Hyperscepticism about appalling crimes dishonours the dead
I watched the Bearing Witness screening on Thursday, 23 November.
I have been unsure whether to write about it, partly because I was there simply to bear witness and partly because it was not easy to know what to say.
We were a small audience. Some of us introduced ourselves to each other, out of a kind of nervousness I think. We needed the human connection and support before a screening which we knew would contain death, murder and cruelty. I recognised Owen Jones there, but we didn’t speak on the night.
It is after watching his YouTube video description of the screening that I have decided to comment. Not just to dispute his interpretation, but because I was there to bear witness, so that I could speak up for the hurt, the kidnapped and the murdered if their experiences were denied or dishonoured.
I didn’t want to watch this screening. I thought about it very hard, because I don’t like images of violence. I never watch horror films. I used to find dressing a wound on a child’s knee challenging, but I did it when my children were small, over and over, out of love. The commitment to watch 45 minutes of massacre also came, strangely, out of love for humanity.
I wish I could say that the violence made them animals — but it didn’t
I am well-disposed towards young men as I have two teenage sons. One of the strangest effects of Bearing Witness was the juxtaposition of the men’s joy and their violence. If I had seen a strong man throwing timber over his shoulder, rather than a body, I would have admired his strength. If I had watched a man repeatedly thrust a spade into a clod of earth, rather than trying to sever a head from a body, I would have been impressed by his determination. If I had seen these young, beaming and handsome men jubilant after scoring a goal, rather than gunning down civilians, I would have thought they were lovely and shared their enthusiasm.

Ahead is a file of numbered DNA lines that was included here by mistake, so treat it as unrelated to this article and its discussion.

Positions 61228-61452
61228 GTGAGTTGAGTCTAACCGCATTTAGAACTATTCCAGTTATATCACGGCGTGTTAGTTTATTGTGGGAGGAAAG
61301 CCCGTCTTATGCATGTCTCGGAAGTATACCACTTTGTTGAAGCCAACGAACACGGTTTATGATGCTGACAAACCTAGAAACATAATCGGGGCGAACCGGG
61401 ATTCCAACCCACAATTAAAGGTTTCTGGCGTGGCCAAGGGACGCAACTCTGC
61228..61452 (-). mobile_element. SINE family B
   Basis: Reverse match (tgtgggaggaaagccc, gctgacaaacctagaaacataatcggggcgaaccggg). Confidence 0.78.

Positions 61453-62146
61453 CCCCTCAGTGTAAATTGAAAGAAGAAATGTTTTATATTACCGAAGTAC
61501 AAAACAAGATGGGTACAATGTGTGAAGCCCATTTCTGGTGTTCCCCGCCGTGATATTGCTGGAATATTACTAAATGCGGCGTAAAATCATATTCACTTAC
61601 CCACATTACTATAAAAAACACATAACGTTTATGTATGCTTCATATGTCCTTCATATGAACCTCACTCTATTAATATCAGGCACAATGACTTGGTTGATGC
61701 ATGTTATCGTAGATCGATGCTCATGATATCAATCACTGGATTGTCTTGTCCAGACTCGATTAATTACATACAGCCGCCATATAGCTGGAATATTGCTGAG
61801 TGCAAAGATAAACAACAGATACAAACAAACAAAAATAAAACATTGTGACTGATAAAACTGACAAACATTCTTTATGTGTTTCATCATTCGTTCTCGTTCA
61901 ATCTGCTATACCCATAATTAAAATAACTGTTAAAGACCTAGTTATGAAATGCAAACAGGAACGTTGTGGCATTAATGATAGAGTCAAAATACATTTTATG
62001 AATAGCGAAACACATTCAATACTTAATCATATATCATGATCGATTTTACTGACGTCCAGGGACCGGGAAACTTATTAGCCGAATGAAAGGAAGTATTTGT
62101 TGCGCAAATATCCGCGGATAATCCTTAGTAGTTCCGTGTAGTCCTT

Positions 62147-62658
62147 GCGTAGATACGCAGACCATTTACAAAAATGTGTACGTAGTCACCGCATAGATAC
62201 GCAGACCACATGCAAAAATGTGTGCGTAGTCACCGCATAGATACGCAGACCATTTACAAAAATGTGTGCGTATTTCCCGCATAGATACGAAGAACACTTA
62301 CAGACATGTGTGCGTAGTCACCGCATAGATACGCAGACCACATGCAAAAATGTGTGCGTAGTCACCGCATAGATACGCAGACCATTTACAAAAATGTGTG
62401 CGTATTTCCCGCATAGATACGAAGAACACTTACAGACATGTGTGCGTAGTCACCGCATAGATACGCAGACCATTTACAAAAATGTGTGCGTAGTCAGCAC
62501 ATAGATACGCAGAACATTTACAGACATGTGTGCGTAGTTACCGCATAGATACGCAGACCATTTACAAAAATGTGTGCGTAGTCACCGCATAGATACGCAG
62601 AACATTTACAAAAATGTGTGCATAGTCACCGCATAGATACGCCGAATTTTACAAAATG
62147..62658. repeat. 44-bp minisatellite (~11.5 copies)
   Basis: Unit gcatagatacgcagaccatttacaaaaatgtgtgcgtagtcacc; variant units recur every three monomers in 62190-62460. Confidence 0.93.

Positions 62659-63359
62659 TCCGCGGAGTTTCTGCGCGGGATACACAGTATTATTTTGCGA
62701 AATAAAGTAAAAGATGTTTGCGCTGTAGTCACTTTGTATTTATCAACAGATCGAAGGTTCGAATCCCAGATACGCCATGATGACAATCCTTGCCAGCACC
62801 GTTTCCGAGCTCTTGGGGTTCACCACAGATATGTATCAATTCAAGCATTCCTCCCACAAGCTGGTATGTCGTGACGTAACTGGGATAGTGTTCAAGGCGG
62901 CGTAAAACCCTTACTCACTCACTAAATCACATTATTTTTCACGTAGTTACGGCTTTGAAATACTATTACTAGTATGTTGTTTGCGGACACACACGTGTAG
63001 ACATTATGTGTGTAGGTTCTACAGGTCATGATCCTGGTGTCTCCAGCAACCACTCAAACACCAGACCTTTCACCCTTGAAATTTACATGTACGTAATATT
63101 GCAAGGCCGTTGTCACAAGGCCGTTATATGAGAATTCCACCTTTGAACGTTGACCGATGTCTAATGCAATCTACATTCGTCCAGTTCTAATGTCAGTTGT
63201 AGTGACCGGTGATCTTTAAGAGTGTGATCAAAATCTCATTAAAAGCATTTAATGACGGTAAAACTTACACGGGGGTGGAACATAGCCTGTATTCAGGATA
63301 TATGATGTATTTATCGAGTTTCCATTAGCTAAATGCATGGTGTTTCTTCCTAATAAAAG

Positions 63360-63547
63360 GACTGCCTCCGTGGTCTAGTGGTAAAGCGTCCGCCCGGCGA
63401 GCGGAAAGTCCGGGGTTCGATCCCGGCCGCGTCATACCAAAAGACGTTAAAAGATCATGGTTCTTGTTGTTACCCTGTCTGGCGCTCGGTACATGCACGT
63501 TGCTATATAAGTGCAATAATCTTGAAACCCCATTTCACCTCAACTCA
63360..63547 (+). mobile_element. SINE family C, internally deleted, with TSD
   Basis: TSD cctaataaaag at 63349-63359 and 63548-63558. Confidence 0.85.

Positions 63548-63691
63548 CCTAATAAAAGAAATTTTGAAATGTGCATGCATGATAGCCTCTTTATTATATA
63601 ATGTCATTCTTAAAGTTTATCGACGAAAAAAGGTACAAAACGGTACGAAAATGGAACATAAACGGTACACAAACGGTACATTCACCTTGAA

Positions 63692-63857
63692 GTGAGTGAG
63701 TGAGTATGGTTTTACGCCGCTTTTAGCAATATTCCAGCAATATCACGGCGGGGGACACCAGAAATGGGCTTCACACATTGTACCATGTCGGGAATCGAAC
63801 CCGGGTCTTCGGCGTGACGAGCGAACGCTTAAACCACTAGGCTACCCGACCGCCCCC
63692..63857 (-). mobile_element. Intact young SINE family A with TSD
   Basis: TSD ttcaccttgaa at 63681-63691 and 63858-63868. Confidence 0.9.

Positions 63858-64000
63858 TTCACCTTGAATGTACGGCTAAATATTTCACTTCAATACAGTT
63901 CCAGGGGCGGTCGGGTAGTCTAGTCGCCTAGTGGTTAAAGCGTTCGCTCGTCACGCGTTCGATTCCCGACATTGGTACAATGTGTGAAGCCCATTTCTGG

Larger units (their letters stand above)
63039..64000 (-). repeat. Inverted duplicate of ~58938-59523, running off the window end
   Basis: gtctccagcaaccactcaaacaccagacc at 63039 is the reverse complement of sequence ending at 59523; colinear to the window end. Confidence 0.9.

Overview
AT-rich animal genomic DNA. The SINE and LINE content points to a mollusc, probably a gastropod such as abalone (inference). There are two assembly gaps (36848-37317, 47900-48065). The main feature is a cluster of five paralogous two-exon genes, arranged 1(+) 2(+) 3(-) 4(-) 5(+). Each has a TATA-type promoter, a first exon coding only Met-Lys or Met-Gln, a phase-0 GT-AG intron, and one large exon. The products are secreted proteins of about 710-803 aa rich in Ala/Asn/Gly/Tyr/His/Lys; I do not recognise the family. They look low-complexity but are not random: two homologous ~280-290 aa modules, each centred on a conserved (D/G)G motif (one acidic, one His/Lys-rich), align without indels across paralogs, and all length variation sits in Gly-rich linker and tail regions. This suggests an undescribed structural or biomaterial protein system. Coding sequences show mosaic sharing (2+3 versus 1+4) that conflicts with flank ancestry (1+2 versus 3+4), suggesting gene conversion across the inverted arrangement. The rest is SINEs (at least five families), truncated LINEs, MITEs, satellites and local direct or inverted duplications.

I wish I could say that the violence made them animals — but it didn’t. This cruelty is uniquely human. No animal praises god every single time for each gratuitous kill. I doubt I will ever be able to hear the word “Allah” again without remembering the graphic butchery and murder.
In horror, we return to our childish ways. I covered my eyes a few times. So did the victims. A man tried to crawl under a car, but too late. People ran and hid, but there were no safe places. One woman, alone in a bare room in a kindergarten, put her head and upper body behind cushions. They will still be able to see you, I mentally called out to her. I think she simply did not want to see them, when the moment came.
A commander told a terrorist operative to bring a body back for them to play with. Let them play, or hang, or crucify; he couldn’t make his mind up. Men in a street, presumably in Gaza, kicked a dead body in the streets. These were men you wouldn’t look twice at, normally. The body was once a man, but now he was a lump of meat, a toy.
Smoking blackened bodies. Faces which did not look like faces anymore. Dead women with deep green bruises on their necks and chests.
We watched the worst things that humans can do.